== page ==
October 14, 2021

Law enforcement says more people are reporting hate crimes than ever before

Law enforcement says more people are reporting hate crimes than ever before

The Federal Bureau of Investigation recently released data which showed there were 186 hate crimes reported in Indiana in 2020, more than double the amount that was reported the previous year.

But Marion County Prosecutor Ryan Mears said the increase likely occurred because more people are reporting these crimes than ever before. Mears’ office launched a hate crime hotline earlier this year and is working to connect with communities affected by hate crimes.

A hate crime is a crime motivated by a social identifier or characteristic that someone may have. Legal language surrounding these crimes can be difficult, Mears said. 

“One of the problems that we have here in Indiana is we don't really have a hate crime law. And so it can be somewhat tricky to define,” Mears said. 

Mears said hate crimes historically have been vastly underreported, because these incidents can be hard to talk about.

“Hate crimes are traditionally one of the most underreported groups of crimes that we have in our country,” Mears said. “I think that continues to be true, which is why I think it's so important that we do outreach on this particular topic and try to raise awareness.”



Since the launch of the hotline, Mears said, the prosecutor’s office has received a high number of calls, from residents calling with general questions about hate crimes to reporting specific incidents. The hotline is available in English and Spanish, but Mears said it’s evident the hotline needs to be expanded to other languages.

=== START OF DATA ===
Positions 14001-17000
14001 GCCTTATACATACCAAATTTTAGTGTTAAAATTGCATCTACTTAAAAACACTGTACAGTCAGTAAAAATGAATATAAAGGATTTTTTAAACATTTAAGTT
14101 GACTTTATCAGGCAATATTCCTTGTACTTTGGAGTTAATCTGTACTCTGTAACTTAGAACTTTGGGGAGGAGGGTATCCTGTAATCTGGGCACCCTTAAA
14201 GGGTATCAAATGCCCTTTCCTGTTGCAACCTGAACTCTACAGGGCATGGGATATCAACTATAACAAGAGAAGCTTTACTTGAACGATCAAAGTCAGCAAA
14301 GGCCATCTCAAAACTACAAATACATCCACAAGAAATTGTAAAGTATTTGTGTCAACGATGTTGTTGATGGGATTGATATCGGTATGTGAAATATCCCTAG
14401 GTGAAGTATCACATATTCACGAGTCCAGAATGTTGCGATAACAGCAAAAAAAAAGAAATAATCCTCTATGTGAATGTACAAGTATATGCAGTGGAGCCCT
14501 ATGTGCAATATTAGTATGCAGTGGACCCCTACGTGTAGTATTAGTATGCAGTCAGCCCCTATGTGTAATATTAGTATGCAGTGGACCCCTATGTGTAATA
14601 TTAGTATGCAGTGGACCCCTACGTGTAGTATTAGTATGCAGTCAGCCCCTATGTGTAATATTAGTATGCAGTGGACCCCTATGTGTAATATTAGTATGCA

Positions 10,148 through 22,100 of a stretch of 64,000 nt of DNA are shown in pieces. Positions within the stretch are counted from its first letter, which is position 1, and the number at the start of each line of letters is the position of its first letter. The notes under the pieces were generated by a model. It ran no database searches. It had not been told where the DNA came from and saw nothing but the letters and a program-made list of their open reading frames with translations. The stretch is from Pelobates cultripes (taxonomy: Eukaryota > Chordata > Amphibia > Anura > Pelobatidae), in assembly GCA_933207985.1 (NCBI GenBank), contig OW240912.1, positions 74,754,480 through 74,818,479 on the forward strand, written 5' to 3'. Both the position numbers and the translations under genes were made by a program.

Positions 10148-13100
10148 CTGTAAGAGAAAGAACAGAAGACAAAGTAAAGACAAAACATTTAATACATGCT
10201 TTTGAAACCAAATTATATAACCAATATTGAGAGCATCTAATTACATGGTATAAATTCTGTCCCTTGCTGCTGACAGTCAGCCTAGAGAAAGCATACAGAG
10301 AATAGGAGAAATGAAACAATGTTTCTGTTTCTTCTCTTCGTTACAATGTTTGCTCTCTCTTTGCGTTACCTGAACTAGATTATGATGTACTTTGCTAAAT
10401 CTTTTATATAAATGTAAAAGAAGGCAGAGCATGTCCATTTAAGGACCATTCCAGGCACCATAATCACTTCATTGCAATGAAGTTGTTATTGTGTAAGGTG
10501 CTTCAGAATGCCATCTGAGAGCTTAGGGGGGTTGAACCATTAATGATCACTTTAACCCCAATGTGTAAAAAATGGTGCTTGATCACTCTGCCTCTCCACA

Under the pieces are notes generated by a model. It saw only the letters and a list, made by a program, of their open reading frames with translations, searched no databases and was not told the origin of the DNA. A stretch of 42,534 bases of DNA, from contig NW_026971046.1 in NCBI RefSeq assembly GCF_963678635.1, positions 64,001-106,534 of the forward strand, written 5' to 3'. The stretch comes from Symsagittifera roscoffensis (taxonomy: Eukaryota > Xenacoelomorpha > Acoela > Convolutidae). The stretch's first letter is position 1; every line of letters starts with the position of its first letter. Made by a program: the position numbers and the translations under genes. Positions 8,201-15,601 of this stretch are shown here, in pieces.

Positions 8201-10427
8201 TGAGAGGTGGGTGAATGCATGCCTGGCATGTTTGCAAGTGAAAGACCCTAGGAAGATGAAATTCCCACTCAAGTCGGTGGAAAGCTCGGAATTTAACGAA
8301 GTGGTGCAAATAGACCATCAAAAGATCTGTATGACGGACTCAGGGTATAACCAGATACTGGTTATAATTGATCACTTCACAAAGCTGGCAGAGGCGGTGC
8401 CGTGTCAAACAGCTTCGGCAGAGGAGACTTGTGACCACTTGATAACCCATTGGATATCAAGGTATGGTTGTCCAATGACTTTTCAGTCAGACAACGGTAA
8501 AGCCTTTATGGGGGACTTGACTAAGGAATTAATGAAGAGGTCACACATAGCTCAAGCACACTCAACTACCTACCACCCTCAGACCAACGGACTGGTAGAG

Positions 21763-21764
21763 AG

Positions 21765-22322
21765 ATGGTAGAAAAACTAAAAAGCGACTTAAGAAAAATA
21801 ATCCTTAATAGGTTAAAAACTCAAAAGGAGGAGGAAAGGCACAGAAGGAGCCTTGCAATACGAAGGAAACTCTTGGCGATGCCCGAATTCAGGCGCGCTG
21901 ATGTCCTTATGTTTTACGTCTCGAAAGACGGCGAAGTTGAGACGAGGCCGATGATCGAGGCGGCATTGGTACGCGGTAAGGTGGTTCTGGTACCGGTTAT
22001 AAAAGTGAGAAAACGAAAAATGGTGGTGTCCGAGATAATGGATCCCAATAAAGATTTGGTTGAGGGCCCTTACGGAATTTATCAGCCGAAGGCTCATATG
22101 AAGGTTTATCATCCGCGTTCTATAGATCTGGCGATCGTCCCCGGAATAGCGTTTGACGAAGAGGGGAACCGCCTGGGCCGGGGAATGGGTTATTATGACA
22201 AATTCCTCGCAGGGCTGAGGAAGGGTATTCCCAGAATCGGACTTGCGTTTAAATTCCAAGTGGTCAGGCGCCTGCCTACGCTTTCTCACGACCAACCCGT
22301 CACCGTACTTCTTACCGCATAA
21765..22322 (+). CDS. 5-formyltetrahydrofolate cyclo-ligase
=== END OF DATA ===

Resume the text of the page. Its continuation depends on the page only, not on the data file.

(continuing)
The Indianapolis Metropolitan Police Department is also doing more outreach to build trust between the department and the community. IMPD is hosting more community events and organizing opportunities for residents to speak with police officers one-on-one.

IMPD Commander Lorenzo Lewis said he thinks the efforts have led to more people reporting crimes.

“Of course, more reporting makes it look like it's more dangerous than it ever was, but I don't believe that,” Lewis said. “I just believe that people are more comfortable reporting because of the positive relationships that we're building in the community with law enforcement.”

Lewis said he encourages community members to reach out to IMPD to report crimes even if they are hesitant to do so. He said the earlier the department gets involved, the more likely they will be able to make an arrest.

“As a police officer, we want to most definitely get ahead of that potential violence that may occur,” he said.

Contact WFYI criminal justice reporter Katrina Pross at kpross@wfyi.org. Follow on Twitter: @katrina_pross.

Pross is a Corps Member of Report for America, an initiative of The GroundTruth Project.

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